Noodling, or How I Spent My Month at Ucross

I’ll be honest, I wasn’t thrilled with my productivity at Ucross. This had nothing to do with Ucross, they provided an atmosphere that nurtured creativity and productivity. It was the headspace I brought with me from NYC. The best work I did there was document a performance piece done by one of the residents. My work, feh… I brought some stories to revise and one of those seemed okay-ish (it’s a sequel of sorts to There Is Joy before the Angels of God) so I was happy with the draft I produced, though it’s still far from being anywhere near done.

I brought the 25 or so clips of A Life’s Work and arranged and re-arranged them. I came up with some good transitions, I took a lot of notes, I thought a lot about how to incorporate Jeff Stein, Paolo Soleri’s successor, into the film. I also re-realized that the clips are works in progress as well and will require re-editing in order for them to be part of the whole film. Not earth-shattering news, but there it was. It was a little frustrating not having all my footage on hand, but that was impossible given my gear and travel arrangements.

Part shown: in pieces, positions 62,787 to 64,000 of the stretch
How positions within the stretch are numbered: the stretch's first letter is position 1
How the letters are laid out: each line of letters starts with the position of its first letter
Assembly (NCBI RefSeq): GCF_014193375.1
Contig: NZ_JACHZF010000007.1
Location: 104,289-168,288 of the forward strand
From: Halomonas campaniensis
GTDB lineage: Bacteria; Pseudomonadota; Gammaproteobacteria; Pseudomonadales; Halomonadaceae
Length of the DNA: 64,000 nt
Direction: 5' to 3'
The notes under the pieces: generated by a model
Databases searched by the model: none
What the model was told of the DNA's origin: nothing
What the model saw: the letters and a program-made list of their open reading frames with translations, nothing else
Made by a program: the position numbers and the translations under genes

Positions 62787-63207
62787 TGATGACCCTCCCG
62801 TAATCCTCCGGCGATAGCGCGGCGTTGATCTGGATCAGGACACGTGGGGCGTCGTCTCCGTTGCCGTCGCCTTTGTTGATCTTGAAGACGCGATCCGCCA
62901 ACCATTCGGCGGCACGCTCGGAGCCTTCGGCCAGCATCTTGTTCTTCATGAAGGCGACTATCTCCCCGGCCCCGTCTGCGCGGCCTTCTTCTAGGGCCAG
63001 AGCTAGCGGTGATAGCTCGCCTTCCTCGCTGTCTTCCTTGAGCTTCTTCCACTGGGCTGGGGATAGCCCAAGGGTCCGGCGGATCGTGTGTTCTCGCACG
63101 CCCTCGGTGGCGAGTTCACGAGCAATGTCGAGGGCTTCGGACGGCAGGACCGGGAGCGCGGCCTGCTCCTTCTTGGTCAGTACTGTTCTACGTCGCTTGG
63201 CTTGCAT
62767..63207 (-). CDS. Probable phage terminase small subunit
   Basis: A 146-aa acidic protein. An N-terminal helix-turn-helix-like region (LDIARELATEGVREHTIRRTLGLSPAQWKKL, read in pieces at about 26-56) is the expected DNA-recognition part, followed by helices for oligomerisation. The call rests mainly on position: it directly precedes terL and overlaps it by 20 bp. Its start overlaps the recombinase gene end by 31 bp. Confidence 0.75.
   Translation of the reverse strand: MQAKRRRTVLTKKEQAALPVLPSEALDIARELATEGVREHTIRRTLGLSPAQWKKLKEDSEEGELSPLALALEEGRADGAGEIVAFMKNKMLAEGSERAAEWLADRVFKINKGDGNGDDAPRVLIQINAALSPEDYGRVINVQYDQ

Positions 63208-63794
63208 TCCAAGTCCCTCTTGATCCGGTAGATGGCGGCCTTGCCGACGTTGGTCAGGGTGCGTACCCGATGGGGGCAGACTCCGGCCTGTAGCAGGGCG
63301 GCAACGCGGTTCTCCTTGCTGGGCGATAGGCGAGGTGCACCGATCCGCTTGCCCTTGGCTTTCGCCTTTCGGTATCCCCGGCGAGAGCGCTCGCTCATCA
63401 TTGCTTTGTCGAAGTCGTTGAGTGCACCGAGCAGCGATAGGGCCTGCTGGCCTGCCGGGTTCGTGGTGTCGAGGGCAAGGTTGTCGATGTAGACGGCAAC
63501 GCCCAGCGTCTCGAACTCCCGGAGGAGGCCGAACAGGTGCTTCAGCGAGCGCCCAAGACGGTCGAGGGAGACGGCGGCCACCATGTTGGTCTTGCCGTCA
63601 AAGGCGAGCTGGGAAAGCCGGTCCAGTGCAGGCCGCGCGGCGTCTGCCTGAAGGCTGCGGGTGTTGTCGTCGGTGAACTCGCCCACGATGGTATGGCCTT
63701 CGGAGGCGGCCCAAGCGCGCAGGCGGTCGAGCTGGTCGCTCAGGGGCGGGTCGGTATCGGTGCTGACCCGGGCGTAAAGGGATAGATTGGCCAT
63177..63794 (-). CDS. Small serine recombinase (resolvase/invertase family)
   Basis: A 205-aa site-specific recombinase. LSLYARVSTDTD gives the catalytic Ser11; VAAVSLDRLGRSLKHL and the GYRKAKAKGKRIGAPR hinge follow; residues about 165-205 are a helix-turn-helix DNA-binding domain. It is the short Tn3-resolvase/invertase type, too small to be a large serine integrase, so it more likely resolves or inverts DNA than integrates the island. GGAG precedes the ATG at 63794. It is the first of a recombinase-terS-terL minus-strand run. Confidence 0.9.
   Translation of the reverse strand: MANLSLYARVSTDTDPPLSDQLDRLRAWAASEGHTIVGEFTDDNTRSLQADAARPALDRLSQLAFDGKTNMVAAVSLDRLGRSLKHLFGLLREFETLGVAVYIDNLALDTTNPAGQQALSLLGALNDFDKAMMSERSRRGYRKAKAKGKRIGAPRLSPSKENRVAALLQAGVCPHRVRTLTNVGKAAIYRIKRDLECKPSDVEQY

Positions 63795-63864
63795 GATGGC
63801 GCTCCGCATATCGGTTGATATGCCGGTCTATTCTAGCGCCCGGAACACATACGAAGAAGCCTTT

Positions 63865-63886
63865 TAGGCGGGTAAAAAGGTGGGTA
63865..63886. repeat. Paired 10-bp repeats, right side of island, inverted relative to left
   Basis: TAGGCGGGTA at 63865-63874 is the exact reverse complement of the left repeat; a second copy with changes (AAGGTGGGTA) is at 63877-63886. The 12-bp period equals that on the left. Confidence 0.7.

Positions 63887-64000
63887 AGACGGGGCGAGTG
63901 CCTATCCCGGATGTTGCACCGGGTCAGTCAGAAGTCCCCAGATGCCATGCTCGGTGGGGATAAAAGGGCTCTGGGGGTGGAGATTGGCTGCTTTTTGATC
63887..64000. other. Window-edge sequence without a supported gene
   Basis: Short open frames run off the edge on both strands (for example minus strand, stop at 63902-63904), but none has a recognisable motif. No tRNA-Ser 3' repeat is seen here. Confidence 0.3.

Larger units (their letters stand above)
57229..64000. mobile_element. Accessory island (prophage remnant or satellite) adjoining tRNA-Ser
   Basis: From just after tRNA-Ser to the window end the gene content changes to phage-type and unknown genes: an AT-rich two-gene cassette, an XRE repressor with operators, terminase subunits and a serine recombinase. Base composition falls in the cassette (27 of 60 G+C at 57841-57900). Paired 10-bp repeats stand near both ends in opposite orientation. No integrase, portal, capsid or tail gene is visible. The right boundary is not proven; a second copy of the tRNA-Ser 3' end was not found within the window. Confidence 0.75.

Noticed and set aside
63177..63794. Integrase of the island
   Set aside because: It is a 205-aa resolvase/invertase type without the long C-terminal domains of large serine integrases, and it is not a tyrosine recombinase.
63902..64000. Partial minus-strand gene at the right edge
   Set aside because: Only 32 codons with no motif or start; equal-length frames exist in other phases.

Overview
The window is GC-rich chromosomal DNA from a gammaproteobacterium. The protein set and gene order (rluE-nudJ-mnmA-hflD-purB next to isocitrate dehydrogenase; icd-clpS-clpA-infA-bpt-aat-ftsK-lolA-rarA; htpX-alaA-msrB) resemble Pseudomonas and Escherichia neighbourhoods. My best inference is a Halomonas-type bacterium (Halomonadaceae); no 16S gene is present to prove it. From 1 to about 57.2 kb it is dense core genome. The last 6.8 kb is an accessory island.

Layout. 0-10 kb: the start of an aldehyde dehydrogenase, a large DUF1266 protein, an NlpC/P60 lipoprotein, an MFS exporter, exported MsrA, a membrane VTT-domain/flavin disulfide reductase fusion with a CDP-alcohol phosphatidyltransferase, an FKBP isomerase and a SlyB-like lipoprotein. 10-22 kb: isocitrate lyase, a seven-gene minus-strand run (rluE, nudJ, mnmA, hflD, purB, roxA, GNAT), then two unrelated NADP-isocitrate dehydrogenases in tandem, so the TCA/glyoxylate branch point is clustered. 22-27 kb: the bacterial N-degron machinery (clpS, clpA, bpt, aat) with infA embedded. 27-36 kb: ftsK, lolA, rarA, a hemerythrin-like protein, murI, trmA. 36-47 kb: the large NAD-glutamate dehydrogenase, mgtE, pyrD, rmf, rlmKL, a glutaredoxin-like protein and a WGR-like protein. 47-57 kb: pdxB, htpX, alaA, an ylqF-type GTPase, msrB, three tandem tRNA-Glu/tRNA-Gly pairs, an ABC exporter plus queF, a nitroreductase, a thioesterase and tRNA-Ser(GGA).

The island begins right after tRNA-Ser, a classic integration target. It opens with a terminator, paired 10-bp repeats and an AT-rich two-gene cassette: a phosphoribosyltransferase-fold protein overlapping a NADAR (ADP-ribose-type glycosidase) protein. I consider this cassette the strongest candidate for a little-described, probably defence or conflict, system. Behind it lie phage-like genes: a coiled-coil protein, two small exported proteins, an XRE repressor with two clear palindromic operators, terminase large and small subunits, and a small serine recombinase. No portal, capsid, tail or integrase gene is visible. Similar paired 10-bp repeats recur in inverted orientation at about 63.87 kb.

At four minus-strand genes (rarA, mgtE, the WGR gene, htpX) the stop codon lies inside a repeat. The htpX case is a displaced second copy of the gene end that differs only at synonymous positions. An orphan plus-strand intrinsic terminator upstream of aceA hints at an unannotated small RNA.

I played a LOT of guitar: I recorded a Villa-Lobos Prelude al fresco, I worked on a Scarlatti piece, and I noodled.

Noodling is what musicians call aimless playing. In my case, it was playing a straight up 12 bar blues romp with your basic blues licks thrown in. I also worked on my finger picking.

My right handIt’s a curious thing, as a classical guitarist I trained the fingers of my right hand to work independently. The kind of work I conditioned them to do and the more pattern-oriented finger picking are related, but very different skills. So spending time on that was very satisfying. I think it shook up my creative juices a bit.

I can hear you: “You went to a residency and all you did was play guitar? Was that on your application?” Yes. And no, it wasn’t on my application.

But the good news is that from that noodling came several musical sketches that might be of use in A Life’s Work. I certainly don’t plan on composing the music myself, but these sketches might start a discussion between the composer and me.

And that’s something to look back on and feel good about.

If you want hear some classical guitar music, just click on the Music page.